In a decision that will further put the gig economy under the spotlight, the Fair Work Commission (FWC) in the case of Diego Franco v Deliveroo Australia [2021] has found that a Deliveroo rider was an employee of Deliveroo and was eligible to bring an unfair dismissal claim against the food delivery company.  Deliveroo had maintained that the worker was an independent contractor and was therefore ineligible to pursue an unfair dismissal claim.

Further, the dismissal was found to be unfair and the FWC ordered reinstatement and compensation for lost earnings.

Facts

Mr Franco worked as a Delivery Rider with Deliveroo for 3 years. He wore Deliveroo uniform but chose when and where he wanted to work and logged onto Deliveroo’s system. He also worked for Deliveroo’s competitors and was able to engage others to complete his deliveries. Mr Franco supplied his own motorbike and mobile phone in performing his duties. In April 2020 Deliveroo terminated Mr Franco’s engagement (labelled as a’ supplier agreement’) due to the timing of his deliveries.

Mr Franco, with assistance from the Transport Workers Union filed an unfair dismissal claim. Deliveroo objected to Mr Franco’s application on the grounds that he was not an employee but rather an independent contractor.

Employee or not?

The question of whether a relationship is one of employer/employee or principal/contractor has been the source of a lot of litigation throughout Australian legal history. New technologies and new ways of working have brought this issue back to front and centre of legal systems everywhere.

The FWC applied the established multifactorial test in examining the relationship between Mr Franco and Deliveroo.

The FWC made the following observations when considering the various factors and the totality of the relationship:

  • although Mr Franco could choose when he worked for Deliveroo, for a significant period of his engagement he was required to indicate his intention to work in advance and preferential treatment was given to Deliveroo riders based on work performed during busy periods and meeting metrics determined by Deliveroo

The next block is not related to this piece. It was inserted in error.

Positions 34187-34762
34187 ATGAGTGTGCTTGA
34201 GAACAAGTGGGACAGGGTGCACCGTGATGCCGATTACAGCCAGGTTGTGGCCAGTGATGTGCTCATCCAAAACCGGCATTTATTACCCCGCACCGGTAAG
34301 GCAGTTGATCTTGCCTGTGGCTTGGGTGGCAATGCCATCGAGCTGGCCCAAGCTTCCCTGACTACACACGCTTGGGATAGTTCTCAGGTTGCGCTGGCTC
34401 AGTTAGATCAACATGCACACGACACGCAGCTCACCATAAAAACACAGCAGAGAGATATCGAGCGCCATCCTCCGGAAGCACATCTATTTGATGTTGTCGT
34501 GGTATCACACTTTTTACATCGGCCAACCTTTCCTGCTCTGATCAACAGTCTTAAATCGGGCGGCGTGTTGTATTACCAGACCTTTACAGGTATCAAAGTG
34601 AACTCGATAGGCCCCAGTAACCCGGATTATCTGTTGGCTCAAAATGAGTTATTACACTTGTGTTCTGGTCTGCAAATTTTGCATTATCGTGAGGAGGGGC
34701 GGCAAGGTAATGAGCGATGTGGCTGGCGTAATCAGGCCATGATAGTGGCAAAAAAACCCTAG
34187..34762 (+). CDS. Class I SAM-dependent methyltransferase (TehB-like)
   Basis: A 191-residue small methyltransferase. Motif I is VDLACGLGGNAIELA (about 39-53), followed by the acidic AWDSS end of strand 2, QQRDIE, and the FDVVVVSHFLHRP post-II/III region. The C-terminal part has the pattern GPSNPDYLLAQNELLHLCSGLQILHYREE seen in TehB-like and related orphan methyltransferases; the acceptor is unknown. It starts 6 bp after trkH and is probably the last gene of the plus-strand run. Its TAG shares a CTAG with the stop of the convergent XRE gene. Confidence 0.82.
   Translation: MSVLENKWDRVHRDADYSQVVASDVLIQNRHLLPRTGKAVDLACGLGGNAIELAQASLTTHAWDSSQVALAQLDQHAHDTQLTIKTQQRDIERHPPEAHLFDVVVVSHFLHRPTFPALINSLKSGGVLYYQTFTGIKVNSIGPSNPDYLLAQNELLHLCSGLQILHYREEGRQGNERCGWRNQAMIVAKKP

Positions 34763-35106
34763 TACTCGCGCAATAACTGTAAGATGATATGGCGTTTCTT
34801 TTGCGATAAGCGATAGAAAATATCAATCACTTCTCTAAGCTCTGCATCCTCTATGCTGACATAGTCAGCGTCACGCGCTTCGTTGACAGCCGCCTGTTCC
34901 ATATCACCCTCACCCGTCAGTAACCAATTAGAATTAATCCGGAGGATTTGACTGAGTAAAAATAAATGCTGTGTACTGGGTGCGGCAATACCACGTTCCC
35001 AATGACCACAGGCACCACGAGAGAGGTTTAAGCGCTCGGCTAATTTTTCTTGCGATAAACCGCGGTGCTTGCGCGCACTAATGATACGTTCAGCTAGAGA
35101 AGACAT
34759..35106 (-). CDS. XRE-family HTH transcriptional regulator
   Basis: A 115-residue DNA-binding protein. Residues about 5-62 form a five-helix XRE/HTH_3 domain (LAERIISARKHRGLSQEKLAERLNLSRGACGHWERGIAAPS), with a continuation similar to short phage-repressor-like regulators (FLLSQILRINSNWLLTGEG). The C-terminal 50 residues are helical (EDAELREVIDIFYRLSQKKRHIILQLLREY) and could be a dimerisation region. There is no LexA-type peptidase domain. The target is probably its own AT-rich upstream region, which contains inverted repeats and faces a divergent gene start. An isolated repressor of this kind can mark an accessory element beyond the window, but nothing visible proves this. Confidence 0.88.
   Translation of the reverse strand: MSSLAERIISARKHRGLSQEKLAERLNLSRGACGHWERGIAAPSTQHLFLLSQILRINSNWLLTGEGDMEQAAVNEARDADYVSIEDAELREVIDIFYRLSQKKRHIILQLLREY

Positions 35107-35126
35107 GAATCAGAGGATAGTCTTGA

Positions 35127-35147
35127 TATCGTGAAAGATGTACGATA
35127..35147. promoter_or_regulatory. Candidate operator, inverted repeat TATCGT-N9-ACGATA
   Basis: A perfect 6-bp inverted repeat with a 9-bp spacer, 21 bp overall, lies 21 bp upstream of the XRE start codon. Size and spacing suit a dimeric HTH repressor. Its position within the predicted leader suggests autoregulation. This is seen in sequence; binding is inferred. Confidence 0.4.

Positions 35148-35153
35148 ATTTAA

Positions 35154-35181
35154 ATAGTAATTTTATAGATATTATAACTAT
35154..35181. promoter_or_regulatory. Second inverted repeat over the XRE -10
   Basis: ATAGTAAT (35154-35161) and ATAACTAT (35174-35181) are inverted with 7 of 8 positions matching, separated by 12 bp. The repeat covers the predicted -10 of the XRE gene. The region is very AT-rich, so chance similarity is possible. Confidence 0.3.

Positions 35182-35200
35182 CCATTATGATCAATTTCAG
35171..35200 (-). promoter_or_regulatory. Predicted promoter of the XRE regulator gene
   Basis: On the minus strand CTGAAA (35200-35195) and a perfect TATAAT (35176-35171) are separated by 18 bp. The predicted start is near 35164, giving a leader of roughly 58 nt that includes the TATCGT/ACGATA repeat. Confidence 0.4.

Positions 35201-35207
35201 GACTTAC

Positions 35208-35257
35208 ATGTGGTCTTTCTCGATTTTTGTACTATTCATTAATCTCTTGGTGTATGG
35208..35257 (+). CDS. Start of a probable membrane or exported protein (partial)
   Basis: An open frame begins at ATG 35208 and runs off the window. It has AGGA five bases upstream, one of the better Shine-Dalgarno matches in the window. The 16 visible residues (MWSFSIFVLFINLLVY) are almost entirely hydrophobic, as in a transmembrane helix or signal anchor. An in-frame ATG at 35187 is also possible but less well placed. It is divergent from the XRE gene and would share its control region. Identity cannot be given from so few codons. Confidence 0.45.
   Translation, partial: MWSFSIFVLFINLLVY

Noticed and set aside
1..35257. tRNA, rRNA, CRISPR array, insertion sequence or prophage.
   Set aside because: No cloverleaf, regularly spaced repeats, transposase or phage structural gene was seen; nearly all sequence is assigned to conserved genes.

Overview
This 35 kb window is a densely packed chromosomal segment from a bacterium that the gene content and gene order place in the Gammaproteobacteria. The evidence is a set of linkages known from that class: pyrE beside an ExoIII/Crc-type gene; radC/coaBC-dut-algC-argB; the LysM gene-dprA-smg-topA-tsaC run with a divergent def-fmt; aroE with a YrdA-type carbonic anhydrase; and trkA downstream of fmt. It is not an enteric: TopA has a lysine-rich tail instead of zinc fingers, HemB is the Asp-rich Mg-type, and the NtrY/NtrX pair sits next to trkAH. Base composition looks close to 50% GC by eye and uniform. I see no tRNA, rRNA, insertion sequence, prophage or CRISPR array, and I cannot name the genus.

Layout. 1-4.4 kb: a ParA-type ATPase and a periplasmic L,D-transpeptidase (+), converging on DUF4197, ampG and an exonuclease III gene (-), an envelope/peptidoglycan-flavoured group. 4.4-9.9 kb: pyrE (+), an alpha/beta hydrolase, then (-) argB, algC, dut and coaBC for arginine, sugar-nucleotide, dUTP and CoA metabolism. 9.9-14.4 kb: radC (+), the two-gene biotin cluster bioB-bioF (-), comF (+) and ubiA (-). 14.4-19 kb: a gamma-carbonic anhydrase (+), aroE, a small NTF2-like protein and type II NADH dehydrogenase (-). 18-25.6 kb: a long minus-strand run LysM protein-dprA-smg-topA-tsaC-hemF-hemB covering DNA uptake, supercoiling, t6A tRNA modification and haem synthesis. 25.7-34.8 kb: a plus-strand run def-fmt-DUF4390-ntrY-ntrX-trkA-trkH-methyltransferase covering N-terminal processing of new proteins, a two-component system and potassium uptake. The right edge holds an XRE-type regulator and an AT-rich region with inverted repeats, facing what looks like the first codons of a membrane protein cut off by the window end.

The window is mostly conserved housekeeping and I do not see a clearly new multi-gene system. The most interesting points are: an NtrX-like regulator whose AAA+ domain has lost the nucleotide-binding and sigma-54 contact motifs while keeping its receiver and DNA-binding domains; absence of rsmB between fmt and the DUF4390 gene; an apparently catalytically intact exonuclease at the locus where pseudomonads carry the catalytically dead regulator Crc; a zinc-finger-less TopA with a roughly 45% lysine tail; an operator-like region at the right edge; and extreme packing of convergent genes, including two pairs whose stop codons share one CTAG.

• Deliveroo’s data collected on riders led to their capacity to control them and assess their performance
  • working for more than one employer (or principal) at the same time, does not preclude the arrangement being one of employment due to advances in technology
  • Mr Franco had no capacity to negotiate any of the terms of the supplier agreement
  • even though Mr Franco did not use the option of subcontracting the work he still had the capacity to do so
  • Deliveroo encouraged their branded attire and equipment to be used
  • there was no prospect for Mr Franco to develop any goodwill or tangible value to his business as a ‘rider for hire’.

Ultimately, the FWC concluded that Mr Franco was not carrying on a trade or business of his own, but was instead working for Deliveroo as their employee.

This finding has significant implications for Deliveroo’s other contract delivery ‘contractors’ and no doubt would be causing a few sleepless nights for other App based delivery providers as well.

What now?

Deliveroo has already confirmed its intention to appeal the decision – so watch this space!

It’s now more important than ever to ensure the model of engagement of your people complies with your current legal obligations. Avoid the risks associated with these complex decisions and chat with one of our experienced team members to discuss the most appropriate model of engagement for your business.


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